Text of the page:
Adenosine was obtained from Fujisawa USA, Inc. (Deerfield, IL) at 3 mg/ml solution. MgSO4, KCl, sodium bicarbonate, and glucose were obtained from Fisher Scientific (Fair Lawn, NJ). DPCPX (8-cyclopentyl-1,3-dipropylxanthine) was purchased from Tocris Cookson Inc. (Ellisville, MO). DMPX (3″7-dimethyl-1-proparaglyxanthine), R-PIA (R-N6-(2- phenylisopropyl)-adenosine), capsaicin (8-methyl-N -vanillyl-6-nonenamide), glutamate, β-nicotinamide adenine dinucleotide, glutamate dehydrogenase, and remaining chemicals were obtained from Sigma (St. Louis, MO).
Net glutamate release in synaptosomes exposed to capsaicin with or without other agents was calculated by subtracting glutamate release in wells on the same plate incubated in the absence of capsaicin (800–1,000 pmol/mg protein). Data are presented as mean ± SE. Synaptosome data were analyzed by one- or two-way analysis of variance followed by the Dunnett test. P < 0.05 was considered significant.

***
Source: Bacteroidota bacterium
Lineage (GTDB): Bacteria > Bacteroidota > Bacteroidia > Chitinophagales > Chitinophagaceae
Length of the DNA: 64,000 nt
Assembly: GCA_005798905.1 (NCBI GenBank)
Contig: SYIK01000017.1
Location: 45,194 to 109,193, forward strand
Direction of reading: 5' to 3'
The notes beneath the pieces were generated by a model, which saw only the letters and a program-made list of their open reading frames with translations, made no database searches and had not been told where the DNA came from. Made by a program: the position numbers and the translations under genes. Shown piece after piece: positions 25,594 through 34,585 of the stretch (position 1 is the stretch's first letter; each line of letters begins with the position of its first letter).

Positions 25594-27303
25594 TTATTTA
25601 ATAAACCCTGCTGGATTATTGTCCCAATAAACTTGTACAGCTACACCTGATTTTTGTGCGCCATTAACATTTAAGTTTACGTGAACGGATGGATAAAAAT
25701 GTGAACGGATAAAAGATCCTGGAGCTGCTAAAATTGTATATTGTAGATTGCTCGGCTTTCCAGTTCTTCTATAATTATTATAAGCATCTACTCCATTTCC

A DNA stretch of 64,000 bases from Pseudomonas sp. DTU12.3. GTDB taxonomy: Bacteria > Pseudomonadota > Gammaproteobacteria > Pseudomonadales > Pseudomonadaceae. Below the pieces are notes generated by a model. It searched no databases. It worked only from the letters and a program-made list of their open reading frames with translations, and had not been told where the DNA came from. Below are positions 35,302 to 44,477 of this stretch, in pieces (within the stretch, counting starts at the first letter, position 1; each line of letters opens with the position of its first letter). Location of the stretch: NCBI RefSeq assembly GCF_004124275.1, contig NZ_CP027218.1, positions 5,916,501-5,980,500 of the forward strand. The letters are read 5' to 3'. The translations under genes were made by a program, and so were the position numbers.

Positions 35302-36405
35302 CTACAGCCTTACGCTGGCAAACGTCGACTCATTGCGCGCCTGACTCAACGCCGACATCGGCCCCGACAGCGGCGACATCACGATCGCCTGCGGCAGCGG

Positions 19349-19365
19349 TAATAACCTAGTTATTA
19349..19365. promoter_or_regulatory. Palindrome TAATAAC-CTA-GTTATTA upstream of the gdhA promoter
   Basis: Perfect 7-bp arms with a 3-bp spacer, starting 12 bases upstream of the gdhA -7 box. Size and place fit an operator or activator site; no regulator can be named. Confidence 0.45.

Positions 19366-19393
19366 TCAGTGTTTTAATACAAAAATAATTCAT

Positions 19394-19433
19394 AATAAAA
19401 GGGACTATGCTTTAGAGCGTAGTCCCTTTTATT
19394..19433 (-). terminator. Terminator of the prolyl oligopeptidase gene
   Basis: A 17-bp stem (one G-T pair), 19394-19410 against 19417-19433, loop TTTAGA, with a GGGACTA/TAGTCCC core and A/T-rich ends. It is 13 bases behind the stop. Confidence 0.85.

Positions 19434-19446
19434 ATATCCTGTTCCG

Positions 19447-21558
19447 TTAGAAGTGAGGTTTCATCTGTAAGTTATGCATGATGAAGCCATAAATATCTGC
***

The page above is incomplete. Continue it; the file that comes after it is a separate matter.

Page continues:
Adenosine Effect in Normal Rats
The effects of adenosine on evoked glutamate release were determined using a fixed capsaicin concentration of 20 μm, which we previously demonstrated to release approximately 300 pmol/mg protein.20Adenosine reduced capsaicin-evoked glutamate release in spinal synaptosomes from normal rats in a concentration-dependent manner, with a threshold of 10 nm and maximum inhibition of approximately 50% (fig. 1). In addition, this evoked glutamate release was also inhibited by R-PIA, a specific adenosine A1 receptor agonist, in a similar manner. To examine adenosine receptor subtype involved in inhibition of glutamate release, a fixed concentration of 1 μm adenosine was used, which reduced capsaicin-evoked glutamate release approximately 50%. DPCPX, a highly selective A1adenosine receptor antagonist, prevented inhibition by adenosine in a concentration-dependent manner, with threshold of 100 nm and with complete blockade of adenosine inhibition at 1 μm (fig. 2A). In contrast, the selective A2adenosine receptor antagonist had no effect on adenosine inhibition of capsaicin-evoked glutamate release, even at a 10-fold higher concentration of 10 μm (fig. 2B).